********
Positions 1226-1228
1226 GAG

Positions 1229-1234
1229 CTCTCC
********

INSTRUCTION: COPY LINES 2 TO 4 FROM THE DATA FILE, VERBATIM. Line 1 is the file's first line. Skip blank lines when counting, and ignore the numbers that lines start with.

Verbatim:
1226 GAG

Positions 1229-1234
1229 CTCTCC